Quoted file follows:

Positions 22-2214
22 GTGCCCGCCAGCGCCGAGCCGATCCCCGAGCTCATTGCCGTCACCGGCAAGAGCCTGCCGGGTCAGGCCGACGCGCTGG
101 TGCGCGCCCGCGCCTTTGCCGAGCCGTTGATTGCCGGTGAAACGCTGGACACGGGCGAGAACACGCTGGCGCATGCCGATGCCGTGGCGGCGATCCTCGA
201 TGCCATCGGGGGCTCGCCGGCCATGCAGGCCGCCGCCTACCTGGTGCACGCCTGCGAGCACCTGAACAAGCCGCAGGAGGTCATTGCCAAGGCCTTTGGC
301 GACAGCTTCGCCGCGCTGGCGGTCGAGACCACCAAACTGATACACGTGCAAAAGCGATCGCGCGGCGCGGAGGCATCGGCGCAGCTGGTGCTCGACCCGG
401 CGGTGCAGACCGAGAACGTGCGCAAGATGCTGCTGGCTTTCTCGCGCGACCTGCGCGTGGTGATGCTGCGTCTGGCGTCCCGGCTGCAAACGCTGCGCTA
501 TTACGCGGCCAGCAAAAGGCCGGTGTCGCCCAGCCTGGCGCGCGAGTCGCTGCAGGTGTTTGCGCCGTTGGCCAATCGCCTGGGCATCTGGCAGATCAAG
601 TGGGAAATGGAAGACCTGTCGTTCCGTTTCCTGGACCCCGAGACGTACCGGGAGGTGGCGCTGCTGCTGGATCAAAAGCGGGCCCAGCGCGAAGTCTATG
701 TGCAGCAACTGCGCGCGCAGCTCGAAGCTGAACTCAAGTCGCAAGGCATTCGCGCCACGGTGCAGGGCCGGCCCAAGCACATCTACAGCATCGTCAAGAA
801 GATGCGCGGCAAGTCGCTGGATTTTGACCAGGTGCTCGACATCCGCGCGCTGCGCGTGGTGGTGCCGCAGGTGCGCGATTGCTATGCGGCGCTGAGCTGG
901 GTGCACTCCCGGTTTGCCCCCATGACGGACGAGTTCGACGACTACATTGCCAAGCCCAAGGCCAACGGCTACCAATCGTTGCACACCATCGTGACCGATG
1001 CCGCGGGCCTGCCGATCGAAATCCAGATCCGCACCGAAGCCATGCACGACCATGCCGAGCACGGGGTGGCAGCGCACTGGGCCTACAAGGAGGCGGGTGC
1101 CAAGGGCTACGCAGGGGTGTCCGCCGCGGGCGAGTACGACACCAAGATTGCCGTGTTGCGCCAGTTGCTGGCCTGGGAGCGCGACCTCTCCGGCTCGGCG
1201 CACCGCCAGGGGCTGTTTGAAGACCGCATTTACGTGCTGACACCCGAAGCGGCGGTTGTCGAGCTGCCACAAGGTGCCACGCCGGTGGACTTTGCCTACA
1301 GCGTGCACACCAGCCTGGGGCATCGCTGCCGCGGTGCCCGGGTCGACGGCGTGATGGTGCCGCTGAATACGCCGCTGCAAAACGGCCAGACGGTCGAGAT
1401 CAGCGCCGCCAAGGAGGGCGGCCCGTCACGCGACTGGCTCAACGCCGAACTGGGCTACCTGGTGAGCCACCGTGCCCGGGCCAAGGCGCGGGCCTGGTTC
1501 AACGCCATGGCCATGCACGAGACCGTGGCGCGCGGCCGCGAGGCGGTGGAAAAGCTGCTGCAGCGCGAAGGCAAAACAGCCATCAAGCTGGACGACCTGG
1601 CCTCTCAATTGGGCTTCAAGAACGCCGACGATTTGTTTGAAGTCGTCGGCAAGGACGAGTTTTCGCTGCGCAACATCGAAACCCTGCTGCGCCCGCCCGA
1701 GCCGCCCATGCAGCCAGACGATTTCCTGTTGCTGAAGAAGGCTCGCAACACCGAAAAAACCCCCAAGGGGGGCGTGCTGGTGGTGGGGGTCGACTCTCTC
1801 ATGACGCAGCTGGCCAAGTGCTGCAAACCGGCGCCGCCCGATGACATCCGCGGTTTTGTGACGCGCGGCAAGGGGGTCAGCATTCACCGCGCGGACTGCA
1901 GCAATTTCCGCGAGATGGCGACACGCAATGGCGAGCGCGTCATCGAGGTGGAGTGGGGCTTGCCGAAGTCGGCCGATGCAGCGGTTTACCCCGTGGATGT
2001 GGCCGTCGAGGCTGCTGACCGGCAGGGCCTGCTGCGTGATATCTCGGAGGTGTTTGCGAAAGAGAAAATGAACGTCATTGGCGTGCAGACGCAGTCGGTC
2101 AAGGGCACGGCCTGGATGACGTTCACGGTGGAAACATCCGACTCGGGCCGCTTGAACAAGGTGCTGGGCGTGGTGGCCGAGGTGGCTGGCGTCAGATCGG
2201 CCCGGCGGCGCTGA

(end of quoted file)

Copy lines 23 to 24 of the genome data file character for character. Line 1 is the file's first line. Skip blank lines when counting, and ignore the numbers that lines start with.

2101 AAGGGCACGGCCTGGATGACGTTCACGGTGGAAACATCCGACTCGGGCCGCTTGAACAAGGTGCTGGGCGTGGTGGCCGAGGTGGCTGGCGTCAGATCGG
2201 CCCGGCGGCGCTGA